The conventional wisdom among the inside the beltway pundits is that Iraq is no longer a leading issue for American voters.
This conventional wisdom is demonstrably untrue. First, some December polls (scroll down) show that it was the most important issue for 25% of likely voters, with other issues trailing substantially.
In part it derives from conceptual confusion. In some polls, Iraq is no longer the single issue for voters that outweighs all others in importance. But it is still one of three major issues that come at the top of voter concern, sometimes tied with health care or education or the economy. That it is tied with health care does not mean it isn’t important to voters. It means it is just as important to them as the health of themselves and their loved ones, which is to say, it is very important.
Let us take likely Democratic Primary voters in New Hampshire. As of mid-December, this is what Rasmussen found:
Eighty percent (80%) of Likely Democratic Primary Voters in New Hampshire say that Health Care is a Very Important voting issue. Seventy-five percent (75%) say the same about the economy, 71% attach the same importance to Government Ethics and Corruptions, and 70% say Iraq is a Very Important voting issue.
Likewise, Marist College Institute for Public Opinion poll found in early December that:
‘ The war in Iraq, health care, and the economy continue to outpace other concerns in the minds of likely New Hampshire Democratic Presidential Primary voters. 26% of likely voters cite the war in Iraq as the most important issue followed by 22% who are concerned about health care and 17% who mention the economy. Among likely voters who see the war in Iraq as the top issue in this election, Hillary Clinton runs neck and neck with Barack Obama. Clinton draws considerable support from likely voters concerned about health care and the economy. ‘
Further, Iraq is more important for some voters than for others.
New Hampshire women voters, for instance, are very concerned about Iraq:
‘On some issues, there is a notable distinction between New Hampshire women and women in the rest of the country. Iraq and health care are hotter issues in New Hampshire and education and the economy are somewhat lower priorities. ‘
Or let’s take the youth vote. A poll released Dec. 5 by Harvard’s Institute of Policy, based on a big weighted sample of over 2500 likely voters aged 18-24, showed that:
‘ . . . Iraq and the War in general is still the top national concern of America’s youth today (37%) . . . [but] nearly one in ten young people (9%) say that healthcare is the “national issue” that concerns them most – more than double the number seen in March 2007 IOP polling (4%). In addition, twice as many young people today favor a universal healthcare system (50%) than those who favor the current system (25%). ‘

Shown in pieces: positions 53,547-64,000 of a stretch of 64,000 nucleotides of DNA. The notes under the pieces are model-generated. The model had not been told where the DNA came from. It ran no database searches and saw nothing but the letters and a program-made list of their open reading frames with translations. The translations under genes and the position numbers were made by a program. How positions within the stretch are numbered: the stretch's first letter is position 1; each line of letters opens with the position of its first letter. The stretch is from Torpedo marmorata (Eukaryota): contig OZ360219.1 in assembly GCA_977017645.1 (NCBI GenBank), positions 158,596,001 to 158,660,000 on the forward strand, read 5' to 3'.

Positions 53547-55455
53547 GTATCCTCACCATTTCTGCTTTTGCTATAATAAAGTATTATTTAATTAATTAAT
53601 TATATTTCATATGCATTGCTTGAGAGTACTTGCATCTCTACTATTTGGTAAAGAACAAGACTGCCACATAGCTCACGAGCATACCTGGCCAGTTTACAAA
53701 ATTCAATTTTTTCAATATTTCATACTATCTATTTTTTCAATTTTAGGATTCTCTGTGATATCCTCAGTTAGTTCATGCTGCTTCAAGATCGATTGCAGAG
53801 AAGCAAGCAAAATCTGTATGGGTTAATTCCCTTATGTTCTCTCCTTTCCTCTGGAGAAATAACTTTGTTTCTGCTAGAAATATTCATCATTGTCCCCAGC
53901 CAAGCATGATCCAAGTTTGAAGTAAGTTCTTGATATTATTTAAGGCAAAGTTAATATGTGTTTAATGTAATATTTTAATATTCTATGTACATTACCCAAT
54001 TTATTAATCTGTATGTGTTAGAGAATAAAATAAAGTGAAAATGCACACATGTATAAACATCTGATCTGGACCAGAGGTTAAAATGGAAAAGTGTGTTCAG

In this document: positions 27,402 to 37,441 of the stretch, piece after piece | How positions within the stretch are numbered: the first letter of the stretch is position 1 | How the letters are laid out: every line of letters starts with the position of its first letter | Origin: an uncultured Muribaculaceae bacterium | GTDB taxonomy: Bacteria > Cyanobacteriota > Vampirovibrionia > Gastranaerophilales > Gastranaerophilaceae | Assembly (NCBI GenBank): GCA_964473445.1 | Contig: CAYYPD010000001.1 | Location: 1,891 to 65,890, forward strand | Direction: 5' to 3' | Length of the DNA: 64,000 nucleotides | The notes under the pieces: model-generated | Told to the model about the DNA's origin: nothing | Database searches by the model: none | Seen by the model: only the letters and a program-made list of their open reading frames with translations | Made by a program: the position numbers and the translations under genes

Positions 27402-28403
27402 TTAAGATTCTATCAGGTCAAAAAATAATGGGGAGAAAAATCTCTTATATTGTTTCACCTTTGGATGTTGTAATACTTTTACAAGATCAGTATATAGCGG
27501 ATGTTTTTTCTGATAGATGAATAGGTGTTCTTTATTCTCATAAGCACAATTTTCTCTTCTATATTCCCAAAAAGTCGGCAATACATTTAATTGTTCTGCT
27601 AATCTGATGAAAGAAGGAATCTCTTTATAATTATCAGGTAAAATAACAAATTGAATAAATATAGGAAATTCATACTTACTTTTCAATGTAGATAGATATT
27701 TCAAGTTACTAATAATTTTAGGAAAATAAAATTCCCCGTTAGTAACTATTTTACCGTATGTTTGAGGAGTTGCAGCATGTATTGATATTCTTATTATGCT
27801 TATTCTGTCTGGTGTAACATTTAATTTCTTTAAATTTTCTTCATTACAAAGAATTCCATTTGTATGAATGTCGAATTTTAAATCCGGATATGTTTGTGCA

Admittedly, youth are more concerned with Iraq than the general public, and Democrats are more concerned with it than Republicans. But 37% of young likely voters saying it is their number one issue is huge.
The conventional wisdom about the decline in relevance of Iraq is even more untrue for Iowans and for the specific sorts of Iowans who voted in the Democratic primary. What is distinctive about the Iowa primary is that Barack Obama got out the youth vote. As many persons under 30 showed up as senior citizens. That trend is new, since mostly voters had until recently been disproportionately older, whiter and wealthier than the general public. But young voters 18-29 are increasingly turning out to vote in larger numbers. And, they favor the Democratic Party 44% to 23% for Republicans. The youth deeply dislike George W. Bush and his policies, and they deeply dislike the evangelical sort of culture issues, since they just can’t get excited about gay marriage and abortion being allegedly dangers to the American way of life.
Since so many young people showed up, and since Iraq is more important as a concern to them (they and their friends are the ones dying or in danger of being drafted if things go bad), it would be foolhardy to discount Iraq as an issue.
And what we see is that the candidate who did not vote for the Iraq War, who vocally opposed it from the beginning, beat the two other front runners who had voted for the war–even if they have now turned against it. The youth vote for Obama can’t be explained by his superior policies on universal health care, at least as economist Paul Krugman reads the plans. Of course, opposition to the Iraq War is for younger voters part of a package. They see Obama as the candidate of change, and they want change. Change with regard to Iraq is however for over a third of them the key specific change that they want.
My own conclusion is that Clinton’s record of having voted for the Iraq War and her vote on the Kyl-Lieberman resolution calling for the designation of an element of the Iranian military a ‘terrorist organization’ hurt her very deeply. It may well be that the Obama campaign’s charge stuck to her, that Benazir Bhutto’s death and instability in Pakistan came about because the US squandered its resources on an Iraq War, which Clinton initially voted for.
This exchange at a town meeting, reported by the NYT, seems to me decisive:
‘ At a town hall meeting in a middle school gym here, Ms. Dennett first hailed Mrs. Clinton’s health care reform effort in 1993-94 . . . My concern is your voting record on war,” Ms. Dennett said. “The friends I talk to, to get them on board, they don’t trust you because of your voting issue on war.” She added that she and her friends did not want Mrs. Clinton to be “a war president.” ‘
Nobody wants any more “war presidents,” but most of all Iowan Democrats and independents.